How to Manage Your Taxes as a Sole Proprietor


[vc_row][vc_column][vc_column_text]Being your own boss is a dream for many people. Working on your own terms and having the ability to dictate your work-life balance are something that many entrepreneurs chase after. As your lifestyle evolves, your tax compliance requirement changes as well. In this article, we will explore your tax obligations of being a sole proprietor so that you will be better equipped to start your own business journey.

Sole Proprietorship

Sole proprietor, or self-employed individual, is an unincorporated business that is owned by one person. You are responsible for making all business decisions, entitlement to all the profits, losses, and you do not have a separate legal status from your business. This means any risks in the business will be extended to your personal property and assets.

Paying Taxes

As a sole proprietor, all revenue generated and all expenses incurred for the business are reported on your T1 personal income tax return. The net income will be subject to tax at your marginal tax rate. In addition, all self-employed individuals are required to remit both the employee and employer portion of this Canada Pension Plan (CPP). This could be substantial as the required CPP contribution has doubled. Employment Insurance (EI) is optional for sole proprietor and should be considered depending on your circumstances.

Tax Filing Requirement

It is important to note that not all sole proprietor are required to file a personal tax return. You are only required to file a T1 if any of the following situation applies:

  • You have a tax liability;
  • You disposed of a capital property;
  • You have to make Canada Pension Plan/Quebec Pension Plan (CPP/QPP) payments on self-employed earnings;
  • You want to access employment insurance (EI) special benefits;
  • You received a request to file letter from the CRA; or
  • You want to claim an income tax refund, a refundable tax credit, a GST/HST credit, or the Canada Child tax benefit.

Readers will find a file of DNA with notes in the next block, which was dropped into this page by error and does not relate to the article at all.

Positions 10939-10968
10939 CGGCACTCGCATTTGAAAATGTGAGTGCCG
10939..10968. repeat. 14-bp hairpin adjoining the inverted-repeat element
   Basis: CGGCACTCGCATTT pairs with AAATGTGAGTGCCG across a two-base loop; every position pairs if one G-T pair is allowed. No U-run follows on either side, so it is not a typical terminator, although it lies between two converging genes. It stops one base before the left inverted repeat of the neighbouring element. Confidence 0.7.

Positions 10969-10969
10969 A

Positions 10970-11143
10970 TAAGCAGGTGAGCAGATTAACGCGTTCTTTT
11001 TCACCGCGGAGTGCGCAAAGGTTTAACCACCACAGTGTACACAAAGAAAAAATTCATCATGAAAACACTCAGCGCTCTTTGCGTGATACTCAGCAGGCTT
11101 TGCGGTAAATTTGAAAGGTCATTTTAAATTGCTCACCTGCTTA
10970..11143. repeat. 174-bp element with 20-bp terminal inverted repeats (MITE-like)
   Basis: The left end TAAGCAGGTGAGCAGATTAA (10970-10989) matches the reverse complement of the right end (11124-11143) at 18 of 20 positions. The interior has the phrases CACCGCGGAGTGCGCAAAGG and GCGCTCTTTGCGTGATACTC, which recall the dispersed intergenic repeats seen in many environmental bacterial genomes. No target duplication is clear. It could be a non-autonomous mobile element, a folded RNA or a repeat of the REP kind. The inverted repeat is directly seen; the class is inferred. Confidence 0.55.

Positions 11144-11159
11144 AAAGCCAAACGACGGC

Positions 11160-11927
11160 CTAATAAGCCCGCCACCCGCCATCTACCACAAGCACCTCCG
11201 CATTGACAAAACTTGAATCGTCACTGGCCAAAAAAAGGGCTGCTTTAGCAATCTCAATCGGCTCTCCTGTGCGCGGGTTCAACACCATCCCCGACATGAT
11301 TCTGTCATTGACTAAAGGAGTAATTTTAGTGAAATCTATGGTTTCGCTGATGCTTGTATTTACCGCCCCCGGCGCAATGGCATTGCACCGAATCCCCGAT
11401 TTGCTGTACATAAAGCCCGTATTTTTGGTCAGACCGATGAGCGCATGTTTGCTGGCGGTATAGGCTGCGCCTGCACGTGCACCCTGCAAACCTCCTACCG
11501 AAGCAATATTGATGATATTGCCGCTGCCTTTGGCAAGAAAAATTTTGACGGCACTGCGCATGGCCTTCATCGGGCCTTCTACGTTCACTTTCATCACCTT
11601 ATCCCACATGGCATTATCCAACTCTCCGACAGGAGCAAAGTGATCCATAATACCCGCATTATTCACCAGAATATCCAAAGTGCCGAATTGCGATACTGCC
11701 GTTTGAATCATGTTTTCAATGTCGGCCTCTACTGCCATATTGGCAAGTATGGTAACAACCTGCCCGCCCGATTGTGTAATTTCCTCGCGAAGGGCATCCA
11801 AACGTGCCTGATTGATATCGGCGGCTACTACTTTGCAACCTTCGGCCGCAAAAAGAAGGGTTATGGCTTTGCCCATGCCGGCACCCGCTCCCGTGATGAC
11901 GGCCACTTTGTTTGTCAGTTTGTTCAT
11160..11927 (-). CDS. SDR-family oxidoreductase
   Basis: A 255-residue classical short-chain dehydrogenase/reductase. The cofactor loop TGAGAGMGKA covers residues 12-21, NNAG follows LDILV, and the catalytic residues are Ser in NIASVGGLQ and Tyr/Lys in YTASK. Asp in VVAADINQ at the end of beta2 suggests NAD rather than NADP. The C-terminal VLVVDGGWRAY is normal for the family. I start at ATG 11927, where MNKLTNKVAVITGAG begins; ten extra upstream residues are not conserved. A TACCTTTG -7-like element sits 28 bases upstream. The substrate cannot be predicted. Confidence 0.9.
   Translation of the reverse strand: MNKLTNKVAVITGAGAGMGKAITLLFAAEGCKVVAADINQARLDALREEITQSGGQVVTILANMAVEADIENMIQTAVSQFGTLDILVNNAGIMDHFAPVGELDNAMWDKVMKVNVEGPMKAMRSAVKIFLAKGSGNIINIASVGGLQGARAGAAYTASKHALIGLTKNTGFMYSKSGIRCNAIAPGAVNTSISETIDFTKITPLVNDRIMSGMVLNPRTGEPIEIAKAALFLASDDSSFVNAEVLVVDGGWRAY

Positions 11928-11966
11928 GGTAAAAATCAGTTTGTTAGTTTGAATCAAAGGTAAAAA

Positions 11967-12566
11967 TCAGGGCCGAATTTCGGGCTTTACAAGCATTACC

Charging Sales Tax

Depending on the type of product or services you sell and where your customers are located, you may be required to charge sales tax. Certain products or services are considered “exempt supplies” or “zero-rated supplies” in which no sales tax can be levied. However, most products and services are considered taxable and as a result sales tax should be charged if your annual revenue exceeds $30,000.

We have summarized the steps below to assist with your sales tax obligation:

Step 1: Review the products or services you sell to determine if your business needs to register for sales tax (e.g. GST/HST). Exempt supplies, such as prescribed medical goods and services, are not eligible for sales tax registration.

Step 2: Determine the appropriate sales tax rate to levy. If you are selling goods to customers located in Ontario, you would charge 13% HST on most goods. For customers located in Alberta, you would only charge a GST rate of 5%.

Step 3: During business operation, you must keep detailed records of all sales tax collected and paid. The law requires that all supporting documents must be kept for at least 6 years. Amounts that cannot be supported are denied and your business will be subject to additional tax liability along with penalties and interest.

Step 4: Prepare and file a sales tax return (e.g. GST/HST return) for each jurisdiction that your business is registered. If the sales tax collected is greater than the sales tax paid for the reporting period, your business is required to remit the difference to the CRA and vice versa.

Tax Instalment Requirement

One of the difference between an employee and a self-employed individual is that you no longer receive pay cheques from an employer in which payroll taxes are being deducted. With the absence of payroll withholding on self-employed earnings, you may be subject to a significantly larger tax owing at the time when you file your tax return. If your tax liability exceeds $3,000 in a tax year, you are required to pay tax by instalment on a quarterly basis in the following year. The amount of instalment required will generally be determined by the taxes you owe in the previous year.

What’s Next?

As your business continues to grow, you may realize that running your business as a sole proprietor may not be the most optimal tax position because your net income is subject to tax at the marginal rate. You may wish to consult with your accountant to incorporate your business in order to benefit from the low corporate tax rate.


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